To reduce the risks of corticosteroid-related adverse effects, children with FRNS or SDNS (FRNS/SDNS) may require other agents. The Japanese Society for Pediatric Nephrology treatment guidelines for idiopathic NS in children recommend cyclosporine (3–6 mg/standard body weight [kg]/day for 2 years), cyclophosphamide (2–2.5 mg/standard body weight [kg]/day for 8–12 weeks), and mizoribine (high dose, 7–10 mg/standard body weight [kg]/day) as immunosuppressive drugs for FRNS. Given the toxicity of these agents, alternative treatment options must be investigated. Rituximab, a chimeric monoclonal anti-CD20 antibody, is increasingly being used as a steroid-sparing treatment option for children with idiopathic NS. The 2012 Kidney Disease: Improving Global Outcomes clinical practice guidelines on glomerulonephritis introduced rituximab as a treatment option for childhood-onset complicated FRNS/SDNS, and its efficacy and safety for these conditions have been established [5,6,7].

Rituximab was approved in Japan by the Ministry of Health, Labor, and Welfare for complicated FRNS/SDNS on August 29, 2014 based on the results of RCRNS-01 [5] and RCRNS-02. In these studies, some patients who can discontinue immunosuppressive agents before rituximab treatment may achieve long-term remission after rituximab treatment without any treatment. It is possible that rituximab could weaken disease activity and alter long-term prognosis in these patients [8]. It is likely that rituximab can be used as a first-line drug to treat cases of uncomplicated SDNS. Indeed, rituximab has been used as a first-line treatment for uncomplicated SDNS at many centers in European countries [9].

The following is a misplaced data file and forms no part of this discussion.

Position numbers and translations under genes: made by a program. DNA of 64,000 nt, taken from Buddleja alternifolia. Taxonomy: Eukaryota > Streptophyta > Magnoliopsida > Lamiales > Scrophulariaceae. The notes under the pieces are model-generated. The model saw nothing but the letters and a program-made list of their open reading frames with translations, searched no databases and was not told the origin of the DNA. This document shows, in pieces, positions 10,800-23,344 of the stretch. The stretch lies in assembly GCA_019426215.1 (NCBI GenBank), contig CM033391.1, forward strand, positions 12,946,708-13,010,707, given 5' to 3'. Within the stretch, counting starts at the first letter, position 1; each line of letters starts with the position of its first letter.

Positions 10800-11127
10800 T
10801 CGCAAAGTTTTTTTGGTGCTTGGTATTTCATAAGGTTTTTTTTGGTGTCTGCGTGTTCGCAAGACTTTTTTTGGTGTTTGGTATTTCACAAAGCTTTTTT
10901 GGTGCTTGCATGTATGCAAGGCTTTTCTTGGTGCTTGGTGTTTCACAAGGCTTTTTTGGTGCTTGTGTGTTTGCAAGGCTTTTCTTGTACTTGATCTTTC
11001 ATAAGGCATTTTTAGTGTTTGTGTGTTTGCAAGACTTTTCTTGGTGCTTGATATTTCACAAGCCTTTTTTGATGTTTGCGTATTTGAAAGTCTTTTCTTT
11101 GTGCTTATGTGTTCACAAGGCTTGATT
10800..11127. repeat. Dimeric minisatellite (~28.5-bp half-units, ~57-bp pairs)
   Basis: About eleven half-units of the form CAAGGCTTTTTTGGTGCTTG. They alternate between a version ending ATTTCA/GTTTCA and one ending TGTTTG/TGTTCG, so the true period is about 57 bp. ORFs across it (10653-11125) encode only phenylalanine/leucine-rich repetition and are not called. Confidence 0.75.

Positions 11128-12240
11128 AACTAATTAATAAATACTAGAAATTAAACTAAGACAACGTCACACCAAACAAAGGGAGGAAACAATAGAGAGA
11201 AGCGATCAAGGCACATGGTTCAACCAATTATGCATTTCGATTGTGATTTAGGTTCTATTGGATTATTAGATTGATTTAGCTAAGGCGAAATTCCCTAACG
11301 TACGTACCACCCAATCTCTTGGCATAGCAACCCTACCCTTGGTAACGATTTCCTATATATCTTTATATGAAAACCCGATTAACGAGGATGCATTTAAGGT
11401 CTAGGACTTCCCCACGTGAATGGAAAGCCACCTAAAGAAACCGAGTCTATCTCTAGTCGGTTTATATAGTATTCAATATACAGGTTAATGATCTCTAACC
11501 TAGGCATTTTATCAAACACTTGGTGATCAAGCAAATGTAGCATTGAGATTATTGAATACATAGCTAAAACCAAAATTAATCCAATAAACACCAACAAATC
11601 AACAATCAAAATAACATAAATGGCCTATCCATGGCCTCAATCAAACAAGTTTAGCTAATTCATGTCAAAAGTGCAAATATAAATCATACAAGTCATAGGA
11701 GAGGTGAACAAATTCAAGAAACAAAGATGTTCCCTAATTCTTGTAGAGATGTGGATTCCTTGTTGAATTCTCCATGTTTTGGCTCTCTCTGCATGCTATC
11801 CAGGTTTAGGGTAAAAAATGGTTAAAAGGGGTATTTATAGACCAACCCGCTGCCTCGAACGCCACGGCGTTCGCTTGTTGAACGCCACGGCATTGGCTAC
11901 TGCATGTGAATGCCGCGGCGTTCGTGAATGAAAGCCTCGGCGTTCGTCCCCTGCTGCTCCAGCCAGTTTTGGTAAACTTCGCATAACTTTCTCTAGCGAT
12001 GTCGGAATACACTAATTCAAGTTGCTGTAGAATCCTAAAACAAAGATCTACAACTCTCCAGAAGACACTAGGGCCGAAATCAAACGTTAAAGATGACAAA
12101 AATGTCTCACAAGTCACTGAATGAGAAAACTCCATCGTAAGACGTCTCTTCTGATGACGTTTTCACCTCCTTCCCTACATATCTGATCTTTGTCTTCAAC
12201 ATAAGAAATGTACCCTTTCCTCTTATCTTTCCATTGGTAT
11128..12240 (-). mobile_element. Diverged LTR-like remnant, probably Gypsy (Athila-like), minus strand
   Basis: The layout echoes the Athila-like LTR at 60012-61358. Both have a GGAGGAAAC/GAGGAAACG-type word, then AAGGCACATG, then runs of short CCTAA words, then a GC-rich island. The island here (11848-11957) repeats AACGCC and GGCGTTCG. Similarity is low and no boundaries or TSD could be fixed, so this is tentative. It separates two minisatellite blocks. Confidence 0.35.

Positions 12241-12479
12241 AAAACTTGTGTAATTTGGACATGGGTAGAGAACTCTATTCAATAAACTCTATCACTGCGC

Only a few trials have assessed the use of rituximab in early-stage uncomplicated SDNS. Recently, an open-label, noninferiority, randomized controlled trial tested whether rituximab is noninferior to steroids in maintaining remission in childhood uncomplicated SDNS. The results from this trial indicated that rituximab allows the complete withdrawal of steroids in patients with childhood SDNS without adversely affecting clinical outcomes and that the drug has an acceptable short-term adverse event profile [10]. One clinical trial indicated that rituximab is more effective than tacrolimus over a 12-month period in maintaining disease remission and minimizing corticosteroid exposure [11]. Despite these results, additional data are needed to inform clinical practice. We believe that rituximab is likely to be a standard treatment for frequent relapse or steroid dependence, which prompted us to create this protocol. Currently, the use of rituximab in Japan for uncomplicated FRNS/SDNS patients requires approval from the Ministry of Health, Labor and Welfare. The proposed clinical trial seeks to establish evidence for the use of rituximab for first-line treatment of uncomplicated FRNS/SDNS patients.



In this trial, we aim to evaluate the efficacy and safety of two 375 mg/m2 doses of IDEC-C2B8 (rituximab: a monoclonal antibody directed against the CD20 differentiation antigen expressed on the surface of B-cells) given at weekly intervals in patients with childhood-onset early-stage uncomplicated FRNS/SRNS.

We also aim to verify the duration of relapse-free survival during the unblinded observation period, clarify the IDEC-C2B8 blood concentration and human anti-chimeric antibody (HACA) production and peripheral blood B cell numbers, and assess the relationship between recurrence and adverse events.

Study design (Fig. 1)

We are conducting a multicenter, double-blind, randomized, placebo-controlled trial of IDEC-C2B8 for the treatment of childhood-onset early-stage uncomplicated FRNS/SRNS. In total, 40 patients (20 in each group) from 12 institutions in Japan will be enrolled in this study.